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Google Cloud, The Harris Poll: Most physicians want widespread interoperability

New data: Google Cloud’s recently released research finds that nearly all physicians say interoperability should be a top priority for hospitals and health systems. Google Cloud and The Harris Poll surveyed 303 physicians online in June 2020.

Key findings:

  • 96% of physicians said easier access to clinical data would improve patient safety and could help save lives
  • 95% said increased interoperability would lead to better patient outcomes
  • 86% think better interoperability practices would enable faster diagnoses
  • And 63% say time-consuming, burdensome clinical data reporting workflows are their biggest pain point

Where does Google Cloud fit in? Google Cloud has been inching into the interoperability space in the last year to break down data sharing barriers and facilitate streamlined care.

  • It launched the Google Cloud Healthcare Interoperability Readiness Program in November 2020, and struck a $100 million healthcare cloud deal with telehealth giant Amwell (which works with over 2,000 hospitals and 55 health plans) in August 2020.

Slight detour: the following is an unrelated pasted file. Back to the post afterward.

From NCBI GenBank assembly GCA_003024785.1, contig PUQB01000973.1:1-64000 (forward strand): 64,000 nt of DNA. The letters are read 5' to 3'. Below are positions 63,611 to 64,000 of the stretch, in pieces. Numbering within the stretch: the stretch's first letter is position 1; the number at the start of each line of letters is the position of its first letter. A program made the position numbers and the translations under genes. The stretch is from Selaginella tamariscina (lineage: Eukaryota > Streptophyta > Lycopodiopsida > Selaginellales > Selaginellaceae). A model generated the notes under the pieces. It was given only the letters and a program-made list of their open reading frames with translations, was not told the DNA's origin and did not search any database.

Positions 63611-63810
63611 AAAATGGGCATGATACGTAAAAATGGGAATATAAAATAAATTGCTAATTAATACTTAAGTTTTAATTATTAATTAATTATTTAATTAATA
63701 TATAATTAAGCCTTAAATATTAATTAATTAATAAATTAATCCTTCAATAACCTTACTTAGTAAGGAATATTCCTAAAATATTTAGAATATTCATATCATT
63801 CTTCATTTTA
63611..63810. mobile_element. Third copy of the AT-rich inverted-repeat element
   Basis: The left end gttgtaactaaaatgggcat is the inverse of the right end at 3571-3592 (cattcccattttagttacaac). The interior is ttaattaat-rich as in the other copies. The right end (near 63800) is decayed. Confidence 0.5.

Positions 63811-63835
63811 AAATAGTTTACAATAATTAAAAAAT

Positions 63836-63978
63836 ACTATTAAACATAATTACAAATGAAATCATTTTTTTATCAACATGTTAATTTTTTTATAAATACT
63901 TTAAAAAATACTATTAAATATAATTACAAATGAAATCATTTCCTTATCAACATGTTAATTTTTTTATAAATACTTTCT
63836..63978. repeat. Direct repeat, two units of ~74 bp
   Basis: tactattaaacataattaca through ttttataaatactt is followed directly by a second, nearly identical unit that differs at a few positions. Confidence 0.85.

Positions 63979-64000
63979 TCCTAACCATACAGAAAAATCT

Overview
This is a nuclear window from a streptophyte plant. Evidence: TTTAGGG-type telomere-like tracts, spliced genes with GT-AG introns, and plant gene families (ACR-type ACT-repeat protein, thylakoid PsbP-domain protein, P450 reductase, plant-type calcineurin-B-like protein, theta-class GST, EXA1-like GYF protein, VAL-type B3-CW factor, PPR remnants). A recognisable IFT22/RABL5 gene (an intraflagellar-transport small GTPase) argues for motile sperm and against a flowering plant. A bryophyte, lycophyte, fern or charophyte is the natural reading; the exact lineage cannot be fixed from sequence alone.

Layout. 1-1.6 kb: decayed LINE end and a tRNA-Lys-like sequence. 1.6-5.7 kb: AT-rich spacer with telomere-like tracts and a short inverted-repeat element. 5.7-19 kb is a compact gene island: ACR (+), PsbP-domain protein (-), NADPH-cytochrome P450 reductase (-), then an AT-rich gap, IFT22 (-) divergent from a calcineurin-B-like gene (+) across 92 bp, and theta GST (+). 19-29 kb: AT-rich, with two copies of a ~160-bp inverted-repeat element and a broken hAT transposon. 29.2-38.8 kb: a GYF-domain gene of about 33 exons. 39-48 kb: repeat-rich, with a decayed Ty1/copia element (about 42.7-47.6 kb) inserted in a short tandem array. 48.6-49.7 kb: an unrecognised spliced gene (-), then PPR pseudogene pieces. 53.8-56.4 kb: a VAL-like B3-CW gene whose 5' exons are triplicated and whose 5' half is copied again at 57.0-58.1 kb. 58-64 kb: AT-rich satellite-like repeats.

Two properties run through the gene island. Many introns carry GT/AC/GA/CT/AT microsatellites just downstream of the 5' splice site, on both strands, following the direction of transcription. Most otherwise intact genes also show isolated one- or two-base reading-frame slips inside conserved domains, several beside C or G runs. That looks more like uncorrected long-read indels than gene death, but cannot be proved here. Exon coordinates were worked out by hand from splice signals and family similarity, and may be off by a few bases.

• Google Cloud boasts other large customers like health system HCA Healthcare, and health insurer Highmark Health.

What’s standing in the way? Interoperability barriers not only slow clinicians down, but impede their ability to provide the best care possible.

Clinicians are often forced to hunt down data stuck in silos to gather a complete, actionable picture of a patient’s health. Some electronic health record vendors and health systems lack enough incentive to share data with their competitors and instead practice information blocking—which can lead to wasteful healthcare costs, unnecessary care, and duplicate tests.

And in many cases, when data is exchanged, it isn’t formatted in a way that is easily understandable by the clinicians receiving it—something the CMS is trying to tackle with its Fast Health Interoperability Resources (FHIR) API mandate, which would standardize the language of healthcare data.

Even though the government has started to enforce interoperability policies in the 21st Century Cures Act and the CMS’ Interoperability and Patient Access rule, there’s a broad lack of readiness around these provisions:

  • For example, a March survey of 4,000 healthcare leaders found that although 70% were aware of the interoperability rules going into effect on April 5, 38% were not aware that not following them could make them liable to penalties—and 66%were still using paper to share healthcare data with patients.